Protest Brewing In Southwest Nigeria Community After Gender-Based Violence on 60-Year-Old
Women in a community in Ogun State, Southwest Nigeria are planning a series of protests after a 60 year old woman was dehumanized by a man, over property dispute.
Civil unrest is brewing in Owu-Ijebu community in Ijebu East Local Government Area of Ogun State, Southwest Nigeria, following the battery of a 60-year-old woman by one of her relatives over a dispute relating to a family house.
In Nigeria, Africa’s most populous country, Gender Based Violence (GBV) is a topic that has often triggered agitations, protests and public discourse.
It is no surprise that the assault suffered by 60-year-old Fasasi Rotimi is gathering support. Rotimi alleged that one Demola Taiwo, a 45-year-old member of her extended family, had on three occasions battered her with a horsewhip over a disagreement on the renovation of a house belonging to the extended family.
The National Council of Women Society (NCWS), Ijebu East Chapter, a women’s group committed to fighting for the rights of women in Nigeria is demanding justice for Rotimi, who it believes has been violated by Taiwo.
The group and three others have petitioned the state command of the Nigeria police to investigate the matter and ensure that justice is served.
In June 2020, gender equality advocates stormed the headquarters of the Nigeria Police in Abuja, Nigeria’s capital to protest against sexual violence and other forms of violence against the female gender.
More than 200 protesters reportedly marched around the force headquarters, chanting slogans and wielding banners with inscriptions like: “Justice for all Nigerian girls and women”; “No means no”; among others.
Osai Ojigho, Director of Amnesty International Nigeria, in an interview with CNN, expressed concern over acts of violence tolerated by Nigerian girls and women.
“Violence against women is a national crisis in Nigeria. There are cases from homes, schools, places of worship, police cells, displacement camps. Nowhere is safe or immune to this violent crime against women,”
She proposed that authorities need a zero-tolerance approach to end acts of violence targeted at women.
Ojigho added that the approach should include strict enforcement of laws and prosecution of cases by security agencies.
The genesis of battery on Rotimi by Taiwo
The face-off between the two started when Rotimi challenged Taiwo, for trespassing into her father’s house.
Multiple sources in the community told HumAngle that Taiwo beat Rotimi with a horsewhip for almost three days after an altercation between the two on the first day. This, Taiwo denied, insisting that it was the woman’s son that beat him and inflicted injuries on him.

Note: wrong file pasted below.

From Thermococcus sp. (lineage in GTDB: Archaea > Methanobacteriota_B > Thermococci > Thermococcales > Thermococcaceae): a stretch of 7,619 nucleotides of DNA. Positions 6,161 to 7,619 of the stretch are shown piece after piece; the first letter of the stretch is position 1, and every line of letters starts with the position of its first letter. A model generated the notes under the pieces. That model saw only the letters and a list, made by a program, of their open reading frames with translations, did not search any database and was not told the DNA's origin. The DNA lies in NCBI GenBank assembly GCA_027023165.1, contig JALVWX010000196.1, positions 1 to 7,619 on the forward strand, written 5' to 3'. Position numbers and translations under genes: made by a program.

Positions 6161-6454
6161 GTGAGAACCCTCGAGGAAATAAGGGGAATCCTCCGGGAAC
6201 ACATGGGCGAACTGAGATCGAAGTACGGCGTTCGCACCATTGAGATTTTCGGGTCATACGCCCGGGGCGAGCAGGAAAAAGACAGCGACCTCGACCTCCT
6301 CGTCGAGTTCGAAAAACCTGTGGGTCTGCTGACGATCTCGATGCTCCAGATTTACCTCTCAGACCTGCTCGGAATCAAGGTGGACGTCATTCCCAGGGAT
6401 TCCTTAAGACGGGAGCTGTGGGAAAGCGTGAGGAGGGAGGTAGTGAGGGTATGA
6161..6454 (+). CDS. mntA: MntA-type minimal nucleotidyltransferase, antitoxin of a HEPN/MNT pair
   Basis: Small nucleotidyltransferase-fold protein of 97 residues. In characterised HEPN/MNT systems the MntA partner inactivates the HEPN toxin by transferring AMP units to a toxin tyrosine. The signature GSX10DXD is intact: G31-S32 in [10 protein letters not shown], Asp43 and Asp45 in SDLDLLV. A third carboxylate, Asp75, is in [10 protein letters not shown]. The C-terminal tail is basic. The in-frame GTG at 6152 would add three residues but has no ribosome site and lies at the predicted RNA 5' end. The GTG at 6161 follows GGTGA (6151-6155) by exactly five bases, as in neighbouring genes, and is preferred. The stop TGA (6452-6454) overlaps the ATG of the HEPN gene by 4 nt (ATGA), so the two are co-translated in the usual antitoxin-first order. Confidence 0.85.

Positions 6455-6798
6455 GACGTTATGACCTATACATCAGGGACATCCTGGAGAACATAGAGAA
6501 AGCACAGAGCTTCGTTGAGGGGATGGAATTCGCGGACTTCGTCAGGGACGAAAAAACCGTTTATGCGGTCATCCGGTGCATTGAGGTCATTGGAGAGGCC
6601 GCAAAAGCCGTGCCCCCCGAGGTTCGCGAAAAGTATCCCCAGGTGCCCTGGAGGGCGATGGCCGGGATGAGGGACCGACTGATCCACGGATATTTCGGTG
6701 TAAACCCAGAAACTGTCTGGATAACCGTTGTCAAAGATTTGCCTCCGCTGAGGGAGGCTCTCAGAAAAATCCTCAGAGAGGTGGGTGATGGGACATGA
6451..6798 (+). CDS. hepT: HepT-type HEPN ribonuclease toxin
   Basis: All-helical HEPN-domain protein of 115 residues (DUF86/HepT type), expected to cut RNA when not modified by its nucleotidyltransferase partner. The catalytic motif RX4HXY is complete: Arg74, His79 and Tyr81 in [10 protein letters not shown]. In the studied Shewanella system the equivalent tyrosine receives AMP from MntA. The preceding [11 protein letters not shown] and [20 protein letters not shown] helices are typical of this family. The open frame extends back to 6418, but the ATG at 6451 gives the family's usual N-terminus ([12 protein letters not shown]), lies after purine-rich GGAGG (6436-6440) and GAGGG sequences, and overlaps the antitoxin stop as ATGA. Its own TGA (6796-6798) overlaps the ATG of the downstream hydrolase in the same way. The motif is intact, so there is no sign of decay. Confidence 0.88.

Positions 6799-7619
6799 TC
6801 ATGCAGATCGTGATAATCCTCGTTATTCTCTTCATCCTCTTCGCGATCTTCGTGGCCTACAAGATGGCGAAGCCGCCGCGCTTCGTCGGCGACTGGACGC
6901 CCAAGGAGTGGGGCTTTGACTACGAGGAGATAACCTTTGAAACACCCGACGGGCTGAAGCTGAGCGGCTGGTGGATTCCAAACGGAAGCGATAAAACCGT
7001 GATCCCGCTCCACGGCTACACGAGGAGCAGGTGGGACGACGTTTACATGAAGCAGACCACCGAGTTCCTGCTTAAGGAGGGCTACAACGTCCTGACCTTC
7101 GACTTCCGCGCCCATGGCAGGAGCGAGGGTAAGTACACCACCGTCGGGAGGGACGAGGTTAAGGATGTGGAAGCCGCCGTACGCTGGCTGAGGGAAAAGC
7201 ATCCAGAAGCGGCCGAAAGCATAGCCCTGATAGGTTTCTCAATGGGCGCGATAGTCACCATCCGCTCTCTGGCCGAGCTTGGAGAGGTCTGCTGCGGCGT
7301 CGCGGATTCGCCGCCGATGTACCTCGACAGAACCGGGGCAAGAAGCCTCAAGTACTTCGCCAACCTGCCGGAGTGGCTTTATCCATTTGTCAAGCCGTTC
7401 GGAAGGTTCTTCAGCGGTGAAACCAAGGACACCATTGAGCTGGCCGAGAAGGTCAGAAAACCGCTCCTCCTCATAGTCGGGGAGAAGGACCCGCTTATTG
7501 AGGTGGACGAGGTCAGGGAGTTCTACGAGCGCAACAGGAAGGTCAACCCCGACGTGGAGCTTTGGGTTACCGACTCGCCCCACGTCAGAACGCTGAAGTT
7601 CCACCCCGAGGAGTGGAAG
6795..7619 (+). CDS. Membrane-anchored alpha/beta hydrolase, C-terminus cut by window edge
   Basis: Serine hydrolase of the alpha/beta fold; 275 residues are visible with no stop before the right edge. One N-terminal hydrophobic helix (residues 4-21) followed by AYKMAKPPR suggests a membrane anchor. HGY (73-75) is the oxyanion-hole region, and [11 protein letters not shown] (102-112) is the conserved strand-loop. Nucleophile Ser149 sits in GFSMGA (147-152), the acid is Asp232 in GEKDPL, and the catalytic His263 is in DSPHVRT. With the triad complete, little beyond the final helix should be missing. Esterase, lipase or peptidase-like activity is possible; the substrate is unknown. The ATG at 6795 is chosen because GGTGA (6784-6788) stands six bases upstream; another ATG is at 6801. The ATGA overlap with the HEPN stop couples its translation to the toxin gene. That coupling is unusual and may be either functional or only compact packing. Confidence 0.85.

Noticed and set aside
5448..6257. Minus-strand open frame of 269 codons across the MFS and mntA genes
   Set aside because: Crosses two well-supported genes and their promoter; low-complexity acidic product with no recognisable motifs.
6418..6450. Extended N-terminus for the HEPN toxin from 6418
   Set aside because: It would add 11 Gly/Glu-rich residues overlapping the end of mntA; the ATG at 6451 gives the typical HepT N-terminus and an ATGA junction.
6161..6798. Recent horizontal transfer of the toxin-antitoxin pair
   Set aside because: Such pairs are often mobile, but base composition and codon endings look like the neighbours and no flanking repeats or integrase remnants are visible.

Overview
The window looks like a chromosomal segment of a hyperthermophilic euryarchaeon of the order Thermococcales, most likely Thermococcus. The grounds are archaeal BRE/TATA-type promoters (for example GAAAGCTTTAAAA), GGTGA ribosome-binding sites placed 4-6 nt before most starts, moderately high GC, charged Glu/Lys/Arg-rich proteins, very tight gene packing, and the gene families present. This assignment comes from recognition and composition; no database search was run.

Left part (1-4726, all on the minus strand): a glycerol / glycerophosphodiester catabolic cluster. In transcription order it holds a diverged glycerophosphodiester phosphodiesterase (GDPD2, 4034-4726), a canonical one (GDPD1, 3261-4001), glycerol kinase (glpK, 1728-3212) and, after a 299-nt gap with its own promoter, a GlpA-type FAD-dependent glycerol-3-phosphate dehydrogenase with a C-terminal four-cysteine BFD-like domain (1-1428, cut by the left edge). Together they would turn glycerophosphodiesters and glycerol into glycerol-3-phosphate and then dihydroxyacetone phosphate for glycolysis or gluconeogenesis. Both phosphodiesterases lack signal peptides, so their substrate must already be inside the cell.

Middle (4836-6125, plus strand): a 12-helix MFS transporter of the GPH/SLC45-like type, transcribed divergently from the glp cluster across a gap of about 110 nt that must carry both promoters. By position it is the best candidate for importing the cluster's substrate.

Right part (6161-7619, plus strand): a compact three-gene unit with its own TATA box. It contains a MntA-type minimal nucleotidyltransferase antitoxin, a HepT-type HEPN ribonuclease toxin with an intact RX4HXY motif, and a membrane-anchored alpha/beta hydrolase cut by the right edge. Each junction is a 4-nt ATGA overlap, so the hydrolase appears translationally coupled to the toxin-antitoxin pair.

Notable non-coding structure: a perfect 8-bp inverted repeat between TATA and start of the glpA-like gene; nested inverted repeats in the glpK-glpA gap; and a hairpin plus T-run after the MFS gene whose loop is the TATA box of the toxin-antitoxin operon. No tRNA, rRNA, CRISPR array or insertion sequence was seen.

According to Rotimi, after the confrontation, Taiwo poured water on her and brought out a horsewhip from his car which he used on her.
“I saw him offloading blocks and I asked him what he wanted to use it for,” Rotimi recounts how the fracas started. But, Taiwo responded by pouring water on her.
“He wanted to repair two rooms defaced by his father, but I didn’t know. I asked if the family was aware, then he poured water on me and started beating me with a horsewhip,” she says.
“He would have beaten me the second day too if the Baale (community head) had not snatched the horsewhip from him.”
When she confronted the workers on the third day not to work there until the matter was resolved by the King, the woman said she was brutalised till she fainted. “He poured water on me again, then he started beating me again. When I got to ‘Ile Olowu’(the King’s palace) I fainted and they took me to the hospital.”
She also alleged that she was arrested but later released. However, her children who were arrested alongside her were detained till the next day. Witnesses who spoke to HumAngle confirmed her narratives.
Iyunloye (not real name), a woman who witnessed the second day of the assault, confirmed that it was the community head who snatched the horsewhip from Taiwo as he was about to unleash another round of whips on Rotimi.
“I was coming from somewhere when the woman accosted me and asked if I had seen her block supplier. As we were talking, Baale Apaara parked his car by our side and greeted us. Then that man called Demola Taiwo was driving towards us too,” Oyinloye recalls.
“He suddenly stopped and asked the woman where she was coming from. He said: ‘are you not coming from my house? Have you not gone to drop charm in my house?’”
“Then the woman said ‘why are you disgracing me everywhere?’ I told the woman to follow me. Then he (Demola Taiwo) came down from the car with a horsewhip. He started beating her until Baale Apaara snatched the horsewhip from him.”
Gesinde, another witness who lives close to the victim’s residence confirmed the allegation to HumAngle. “That woman was severely beaten till she landed in a hospital. I went to check her in the hospital. The man that beat him is Demola Taiwo, they also call him Poke.”
Demola denies ever beating Rotimi
However, when HumAngle contacted Demola Taiwo, he denied ever touching the woman. “It was her son who beat me so much that I landed in a hospital,” he said over the telephone.